Instead of getting students to transcribe immediately what you say, or what a partner says, you can enforce a 10 second delay so that students have to keep running over in their heads what they have heard. Some teachers have even used the delay time to try to distract students with music.

It’s an added challenge for students but has significant value, I think. It reminds me of a phenomenon in music called audiation. I use it frequently as a singer and I bet you do too.

Audiation is thought to be the foundation of musicianship. It takes place when we hear and comprehend music for which the sound is no longer or may never have been present. You can audiate when listening to music, performing from notation, playing “by ear,” improvising, composing, or notating music. When we have a song going round in our mind we are audiating. When we are deliberately learning a song we are audiating.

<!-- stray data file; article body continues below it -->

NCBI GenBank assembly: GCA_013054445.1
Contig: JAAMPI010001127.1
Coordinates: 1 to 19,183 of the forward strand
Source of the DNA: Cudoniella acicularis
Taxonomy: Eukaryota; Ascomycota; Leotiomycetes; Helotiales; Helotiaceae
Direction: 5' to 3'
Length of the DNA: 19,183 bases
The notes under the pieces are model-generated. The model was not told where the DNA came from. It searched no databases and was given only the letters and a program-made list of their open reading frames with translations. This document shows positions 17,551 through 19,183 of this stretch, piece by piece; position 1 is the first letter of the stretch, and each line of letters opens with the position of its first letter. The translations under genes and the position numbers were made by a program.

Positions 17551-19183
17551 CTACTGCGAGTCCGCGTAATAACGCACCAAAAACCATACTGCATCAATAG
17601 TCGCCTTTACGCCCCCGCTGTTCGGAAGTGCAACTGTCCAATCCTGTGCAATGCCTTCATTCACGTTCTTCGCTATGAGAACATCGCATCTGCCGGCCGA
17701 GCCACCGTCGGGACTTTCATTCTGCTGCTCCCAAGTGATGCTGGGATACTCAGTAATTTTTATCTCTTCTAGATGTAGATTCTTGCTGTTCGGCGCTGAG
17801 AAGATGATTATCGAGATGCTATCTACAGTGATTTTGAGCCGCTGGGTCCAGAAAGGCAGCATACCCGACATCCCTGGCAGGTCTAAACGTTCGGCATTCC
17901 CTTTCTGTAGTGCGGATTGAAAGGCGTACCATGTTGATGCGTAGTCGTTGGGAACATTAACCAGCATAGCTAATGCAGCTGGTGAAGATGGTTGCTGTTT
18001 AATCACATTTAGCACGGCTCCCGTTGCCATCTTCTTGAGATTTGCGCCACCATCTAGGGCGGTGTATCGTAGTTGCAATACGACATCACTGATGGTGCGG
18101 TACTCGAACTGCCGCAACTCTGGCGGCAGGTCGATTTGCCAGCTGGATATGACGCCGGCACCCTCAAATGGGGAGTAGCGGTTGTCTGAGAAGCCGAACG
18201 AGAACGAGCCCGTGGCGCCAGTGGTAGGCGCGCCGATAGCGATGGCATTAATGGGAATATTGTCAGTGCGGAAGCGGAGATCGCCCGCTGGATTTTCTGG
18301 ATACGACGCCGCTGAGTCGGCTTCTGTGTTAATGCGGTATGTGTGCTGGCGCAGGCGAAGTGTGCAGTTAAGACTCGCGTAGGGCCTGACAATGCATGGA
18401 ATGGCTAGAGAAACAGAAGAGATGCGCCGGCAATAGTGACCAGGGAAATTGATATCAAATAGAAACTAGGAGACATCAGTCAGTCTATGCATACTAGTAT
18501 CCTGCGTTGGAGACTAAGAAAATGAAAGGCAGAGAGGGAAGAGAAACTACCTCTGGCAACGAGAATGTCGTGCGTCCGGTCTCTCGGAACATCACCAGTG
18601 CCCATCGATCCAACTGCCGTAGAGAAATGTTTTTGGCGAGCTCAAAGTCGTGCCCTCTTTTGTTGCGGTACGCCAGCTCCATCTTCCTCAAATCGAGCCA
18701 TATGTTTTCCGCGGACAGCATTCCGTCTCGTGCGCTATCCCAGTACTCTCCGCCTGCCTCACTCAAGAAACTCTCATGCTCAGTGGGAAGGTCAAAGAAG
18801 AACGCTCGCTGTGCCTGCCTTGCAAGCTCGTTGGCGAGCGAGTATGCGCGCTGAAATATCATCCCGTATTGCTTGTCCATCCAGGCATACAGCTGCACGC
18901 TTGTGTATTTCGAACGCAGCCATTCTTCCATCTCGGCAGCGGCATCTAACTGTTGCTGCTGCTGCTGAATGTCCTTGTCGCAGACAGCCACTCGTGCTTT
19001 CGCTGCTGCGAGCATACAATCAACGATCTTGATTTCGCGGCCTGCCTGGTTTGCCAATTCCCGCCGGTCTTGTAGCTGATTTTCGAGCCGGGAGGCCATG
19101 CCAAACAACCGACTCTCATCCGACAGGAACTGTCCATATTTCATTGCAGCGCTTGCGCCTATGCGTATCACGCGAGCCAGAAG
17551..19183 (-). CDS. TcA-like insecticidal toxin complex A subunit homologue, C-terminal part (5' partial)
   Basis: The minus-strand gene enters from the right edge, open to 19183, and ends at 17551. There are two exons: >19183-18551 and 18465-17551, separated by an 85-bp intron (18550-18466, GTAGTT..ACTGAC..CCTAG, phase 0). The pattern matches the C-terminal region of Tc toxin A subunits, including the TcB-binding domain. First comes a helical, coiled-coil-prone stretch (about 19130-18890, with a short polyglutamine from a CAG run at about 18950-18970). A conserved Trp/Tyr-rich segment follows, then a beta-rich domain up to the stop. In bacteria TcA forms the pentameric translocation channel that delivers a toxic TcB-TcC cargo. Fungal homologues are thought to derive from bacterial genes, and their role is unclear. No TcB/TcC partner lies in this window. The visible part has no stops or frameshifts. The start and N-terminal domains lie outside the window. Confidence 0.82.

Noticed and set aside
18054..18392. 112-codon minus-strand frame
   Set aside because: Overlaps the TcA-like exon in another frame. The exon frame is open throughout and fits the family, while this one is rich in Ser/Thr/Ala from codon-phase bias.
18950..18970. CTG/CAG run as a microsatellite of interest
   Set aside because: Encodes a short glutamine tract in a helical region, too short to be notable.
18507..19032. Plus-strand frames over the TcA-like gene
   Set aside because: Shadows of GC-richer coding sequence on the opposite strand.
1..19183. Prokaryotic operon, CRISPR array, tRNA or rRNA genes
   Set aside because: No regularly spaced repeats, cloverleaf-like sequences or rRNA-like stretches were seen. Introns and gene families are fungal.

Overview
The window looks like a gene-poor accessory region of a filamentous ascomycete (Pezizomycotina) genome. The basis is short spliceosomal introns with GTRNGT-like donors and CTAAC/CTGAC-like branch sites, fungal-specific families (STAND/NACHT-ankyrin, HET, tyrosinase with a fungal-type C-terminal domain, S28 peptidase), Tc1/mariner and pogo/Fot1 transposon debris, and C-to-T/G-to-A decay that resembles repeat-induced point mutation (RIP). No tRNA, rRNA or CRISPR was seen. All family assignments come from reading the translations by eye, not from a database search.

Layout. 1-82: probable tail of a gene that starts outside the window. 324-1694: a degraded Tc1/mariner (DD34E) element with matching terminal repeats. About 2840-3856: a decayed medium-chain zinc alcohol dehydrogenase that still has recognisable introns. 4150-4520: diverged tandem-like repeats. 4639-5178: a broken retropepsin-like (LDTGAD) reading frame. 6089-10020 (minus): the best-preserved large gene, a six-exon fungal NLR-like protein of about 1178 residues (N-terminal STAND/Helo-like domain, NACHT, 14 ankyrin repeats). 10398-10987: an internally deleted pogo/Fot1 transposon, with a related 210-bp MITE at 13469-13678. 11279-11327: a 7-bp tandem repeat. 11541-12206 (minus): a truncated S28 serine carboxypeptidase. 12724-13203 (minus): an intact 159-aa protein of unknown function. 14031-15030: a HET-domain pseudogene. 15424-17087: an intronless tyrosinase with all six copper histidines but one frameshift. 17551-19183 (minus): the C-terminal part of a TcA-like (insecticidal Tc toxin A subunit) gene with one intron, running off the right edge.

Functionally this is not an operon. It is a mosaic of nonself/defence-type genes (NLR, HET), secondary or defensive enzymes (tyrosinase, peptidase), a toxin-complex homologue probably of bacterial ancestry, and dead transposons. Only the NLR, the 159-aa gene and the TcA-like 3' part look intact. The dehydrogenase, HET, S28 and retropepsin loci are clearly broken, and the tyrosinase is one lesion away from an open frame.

In our language teaching case, though, the earworm is a word, chunk of l…

Designing a plan to improve listening skills

Read many books and articles about listening and you’ll see it described as the forgotten skill. It certainly seems to be the one which causes anxiety for both teachers and students. The reasons are clear: you only get a very few chances to hear the material, exercises feel like tests and listening is, well, hard. Just think of the complex processes involved: segmenting the sound stream, knowing lots of words and phrases, using grammatical knowledge to make meaning, coping with a new sound system and more. Add to this the fact that in England they have recently decided to make listening tests harder (too hard) and many teachers are wondering what else they can do to help their classes.

For students to become good listeners takes lots of time and practice, so there are no quick fixes. However, I’m going to suggest, very concisely, what principles could be the basis of an overall plan of action. These could be the basis of a useful departmental discussion or day-to-day chats about meth…

Responsive teaching